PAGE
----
The European Medicines Agency (EMA) Management Board and the Heads of Medicines Agencies (HMA) have adopted a common strategy to 2020 for the European medicines regulatory network. According to the EMA, this is the first time that a single strategy for the whole network has been developed. It outlines common challenges and opportunities and sets out joint key priorities and a high-level roadmap to achieve these over the next five years. The strategy also supports the strategic priorities of the European Commission and the European Union (EU) agenda on human and animal health.
The agreement of the strategy follows a public consultation during which stakeholders had the opportunity to send their comments and feedback to EMA and HMA. The European medicines regulatory network iincludes all national medicines regulatory authorities for both human and veterinary medicines from EU Member States and the European Economic Area (EEA), and EMA. By working closely together, the network can draw on the resources and expertise available across the EU, avoid duplication and share workloads.
The strategy focuses on areas for collaboration over the next five years and is built around four key themes: contribution to human health, contribution to animal health and human health in relation to veterinary medicines, optimizing the operation of the network, and contributing to the global regulatory environment.
Contribution to human health. The strategy sets out a comprehensive approach to encourage and support the development of new medicines addressing real public health needs, so that patients have timely access to new effective and safe medicines. It also highlights the importance of ensuring that patients in the EU continue to have access to existing medicines by safeguarding a robust supply chain and by supporting the development of generics and biosimilars.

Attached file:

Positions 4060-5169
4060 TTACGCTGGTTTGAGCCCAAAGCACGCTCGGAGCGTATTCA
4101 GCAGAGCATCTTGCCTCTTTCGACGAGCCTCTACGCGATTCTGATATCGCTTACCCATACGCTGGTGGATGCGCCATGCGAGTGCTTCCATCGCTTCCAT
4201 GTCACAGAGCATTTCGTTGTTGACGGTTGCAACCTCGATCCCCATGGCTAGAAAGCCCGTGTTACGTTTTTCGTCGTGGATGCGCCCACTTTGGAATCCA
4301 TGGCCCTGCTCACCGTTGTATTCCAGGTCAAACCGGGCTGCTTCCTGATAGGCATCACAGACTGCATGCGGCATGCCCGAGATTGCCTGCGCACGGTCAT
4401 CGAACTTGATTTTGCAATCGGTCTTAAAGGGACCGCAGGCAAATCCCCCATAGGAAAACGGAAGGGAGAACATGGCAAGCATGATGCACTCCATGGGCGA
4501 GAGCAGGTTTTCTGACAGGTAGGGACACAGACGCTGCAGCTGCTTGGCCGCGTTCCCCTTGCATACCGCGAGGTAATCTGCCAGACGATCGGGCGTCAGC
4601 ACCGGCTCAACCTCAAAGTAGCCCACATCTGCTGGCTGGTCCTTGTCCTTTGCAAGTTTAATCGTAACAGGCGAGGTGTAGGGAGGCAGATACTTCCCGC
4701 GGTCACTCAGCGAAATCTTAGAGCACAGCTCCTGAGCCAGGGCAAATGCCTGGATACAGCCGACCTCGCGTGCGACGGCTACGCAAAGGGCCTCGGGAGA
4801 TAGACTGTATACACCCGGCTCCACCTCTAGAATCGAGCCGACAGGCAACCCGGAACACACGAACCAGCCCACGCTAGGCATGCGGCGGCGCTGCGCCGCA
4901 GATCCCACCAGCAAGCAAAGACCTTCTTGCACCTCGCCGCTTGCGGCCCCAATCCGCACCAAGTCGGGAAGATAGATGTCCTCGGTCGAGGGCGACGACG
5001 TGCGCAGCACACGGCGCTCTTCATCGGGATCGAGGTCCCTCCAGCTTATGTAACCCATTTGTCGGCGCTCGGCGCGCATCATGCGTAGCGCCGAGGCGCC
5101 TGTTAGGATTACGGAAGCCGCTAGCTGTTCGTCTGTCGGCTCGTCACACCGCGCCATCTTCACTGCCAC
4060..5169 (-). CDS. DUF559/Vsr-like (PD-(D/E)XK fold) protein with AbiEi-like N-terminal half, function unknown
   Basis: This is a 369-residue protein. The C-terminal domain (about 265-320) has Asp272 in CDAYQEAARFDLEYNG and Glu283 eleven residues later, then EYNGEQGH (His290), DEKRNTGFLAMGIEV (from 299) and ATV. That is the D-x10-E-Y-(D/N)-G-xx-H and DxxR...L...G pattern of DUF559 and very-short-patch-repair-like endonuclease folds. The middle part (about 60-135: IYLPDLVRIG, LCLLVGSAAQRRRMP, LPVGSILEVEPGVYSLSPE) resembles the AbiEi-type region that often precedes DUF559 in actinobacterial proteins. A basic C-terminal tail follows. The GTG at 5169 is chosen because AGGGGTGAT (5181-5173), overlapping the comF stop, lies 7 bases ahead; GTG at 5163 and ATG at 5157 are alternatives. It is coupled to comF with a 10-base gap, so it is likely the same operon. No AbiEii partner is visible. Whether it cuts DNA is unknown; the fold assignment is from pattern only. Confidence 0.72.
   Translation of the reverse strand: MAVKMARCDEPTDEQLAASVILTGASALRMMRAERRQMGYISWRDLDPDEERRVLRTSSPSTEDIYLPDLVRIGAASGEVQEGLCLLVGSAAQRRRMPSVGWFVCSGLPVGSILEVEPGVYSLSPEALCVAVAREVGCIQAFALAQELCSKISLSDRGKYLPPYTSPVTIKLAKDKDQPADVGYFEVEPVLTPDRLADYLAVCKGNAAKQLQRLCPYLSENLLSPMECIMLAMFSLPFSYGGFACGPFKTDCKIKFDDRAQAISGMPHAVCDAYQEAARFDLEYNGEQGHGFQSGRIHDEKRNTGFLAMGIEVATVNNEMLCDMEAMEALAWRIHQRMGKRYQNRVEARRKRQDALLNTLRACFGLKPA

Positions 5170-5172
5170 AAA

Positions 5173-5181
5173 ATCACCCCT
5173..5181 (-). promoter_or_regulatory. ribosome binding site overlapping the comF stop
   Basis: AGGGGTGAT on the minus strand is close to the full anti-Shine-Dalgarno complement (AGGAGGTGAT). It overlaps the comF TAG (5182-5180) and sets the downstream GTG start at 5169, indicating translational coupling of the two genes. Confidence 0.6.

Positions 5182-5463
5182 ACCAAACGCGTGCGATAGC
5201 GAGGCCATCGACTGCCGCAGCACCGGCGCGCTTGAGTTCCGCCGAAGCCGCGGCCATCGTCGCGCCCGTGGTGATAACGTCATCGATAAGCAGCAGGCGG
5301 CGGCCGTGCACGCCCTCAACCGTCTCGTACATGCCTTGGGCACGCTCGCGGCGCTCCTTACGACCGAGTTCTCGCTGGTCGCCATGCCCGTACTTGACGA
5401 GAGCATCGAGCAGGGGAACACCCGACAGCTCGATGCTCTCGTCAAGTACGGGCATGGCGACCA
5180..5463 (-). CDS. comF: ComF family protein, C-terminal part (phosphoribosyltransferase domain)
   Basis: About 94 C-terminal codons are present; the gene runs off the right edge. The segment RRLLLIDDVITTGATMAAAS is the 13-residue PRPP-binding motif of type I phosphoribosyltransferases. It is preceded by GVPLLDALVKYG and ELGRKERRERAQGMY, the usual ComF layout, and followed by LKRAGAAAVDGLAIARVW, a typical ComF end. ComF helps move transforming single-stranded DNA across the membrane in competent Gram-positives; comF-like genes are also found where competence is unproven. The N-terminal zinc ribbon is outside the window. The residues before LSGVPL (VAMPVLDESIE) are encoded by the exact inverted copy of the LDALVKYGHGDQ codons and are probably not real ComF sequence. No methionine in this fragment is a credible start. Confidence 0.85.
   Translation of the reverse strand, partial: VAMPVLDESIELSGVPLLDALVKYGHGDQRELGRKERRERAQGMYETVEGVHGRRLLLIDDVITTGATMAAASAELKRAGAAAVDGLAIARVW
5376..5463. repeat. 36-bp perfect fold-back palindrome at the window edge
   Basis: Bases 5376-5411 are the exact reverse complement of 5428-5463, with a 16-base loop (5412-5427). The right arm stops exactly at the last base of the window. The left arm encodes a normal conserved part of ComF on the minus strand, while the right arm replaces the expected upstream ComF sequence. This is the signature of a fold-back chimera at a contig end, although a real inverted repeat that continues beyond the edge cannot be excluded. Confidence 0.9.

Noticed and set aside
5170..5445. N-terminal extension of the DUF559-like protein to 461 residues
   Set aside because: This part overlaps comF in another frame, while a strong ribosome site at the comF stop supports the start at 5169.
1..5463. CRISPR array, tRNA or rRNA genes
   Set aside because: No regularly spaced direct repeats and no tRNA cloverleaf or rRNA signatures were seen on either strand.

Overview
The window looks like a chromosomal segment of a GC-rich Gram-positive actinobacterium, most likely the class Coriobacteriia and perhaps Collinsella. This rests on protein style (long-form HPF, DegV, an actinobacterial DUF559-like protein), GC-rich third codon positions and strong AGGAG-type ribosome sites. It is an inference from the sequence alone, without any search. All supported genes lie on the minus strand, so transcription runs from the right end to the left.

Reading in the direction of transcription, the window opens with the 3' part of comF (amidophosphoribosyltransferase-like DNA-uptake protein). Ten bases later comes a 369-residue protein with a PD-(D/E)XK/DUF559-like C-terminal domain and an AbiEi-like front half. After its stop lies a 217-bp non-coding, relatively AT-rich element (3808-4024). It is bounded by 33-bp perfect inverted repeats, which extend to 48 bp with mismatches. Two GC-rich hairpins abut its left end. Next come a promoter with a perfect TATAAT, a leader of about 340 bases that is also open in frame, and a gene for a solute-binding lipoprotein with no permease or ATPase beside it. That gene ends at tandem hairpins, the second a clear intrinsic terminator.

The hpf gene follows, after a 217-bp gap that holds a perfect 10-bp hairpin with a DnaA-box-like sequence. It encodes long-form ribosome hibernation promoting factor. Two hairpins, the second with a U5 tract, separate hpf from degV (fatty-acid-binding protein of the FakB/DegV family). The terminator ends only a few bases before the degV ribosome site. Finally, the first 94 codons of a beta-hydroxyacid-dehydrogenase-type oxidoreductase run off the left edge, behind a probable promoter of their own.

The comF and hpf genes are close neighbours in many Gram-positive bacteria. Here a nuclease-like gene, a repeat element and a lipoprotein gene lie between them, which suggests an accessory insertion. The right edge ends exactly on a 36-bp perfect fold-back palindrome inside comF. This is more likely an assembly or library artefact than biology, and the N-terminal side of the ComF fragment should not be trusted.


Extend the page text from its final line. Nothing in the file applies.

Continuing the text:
Contribution to animal health and human health in relation to veterinary medicines While the revised legal framework for veterinary medicines is being discussed at the level of the European Council and European Parliament, the strategy ensures that priority is given to activities that increase the availability of veterinary medicines, reduce administrative burden for veterinary medicines developers, improve the functioning of the EU’s internal market for veterinary medicines and minimize the risks to human and animal health that may arise from the use of antimicrobials in veterinary medicine.
Optimizing the operation of the network.The strategy aims to ensure that the right scientific expertise is available within the network to respond effectively to new public health challenges, including health emergencies and crises. It emphasizes the need to strive for operational excellence whilst also strengthening collaboration, cooperation and communication within the network and with the network’s stakeholders.
Contributing to the global regulatory environment. The strategy progresses a strong international role for the network in enhancing oversight of global supply chains, contributing to global convergence of regulatory standards, promoting reliance and work-sharing with other regulators and strengthening capacity building.
The strategy builds on the EMA roadmap to 2015 and the HMA strategy for 2011-2015 and will form the basis for separate multi-annual work programmes/implementation plans for EMA, HMA, and the coordination groups for mutual recognition and decentralized procedures, human and veterinary (CMDh and CMDv). These will give detailed information on the work of each component of the network, and will also describe how the joint network strategy will be taken forward in terms of detailed activities.
Source: European Medicines Agency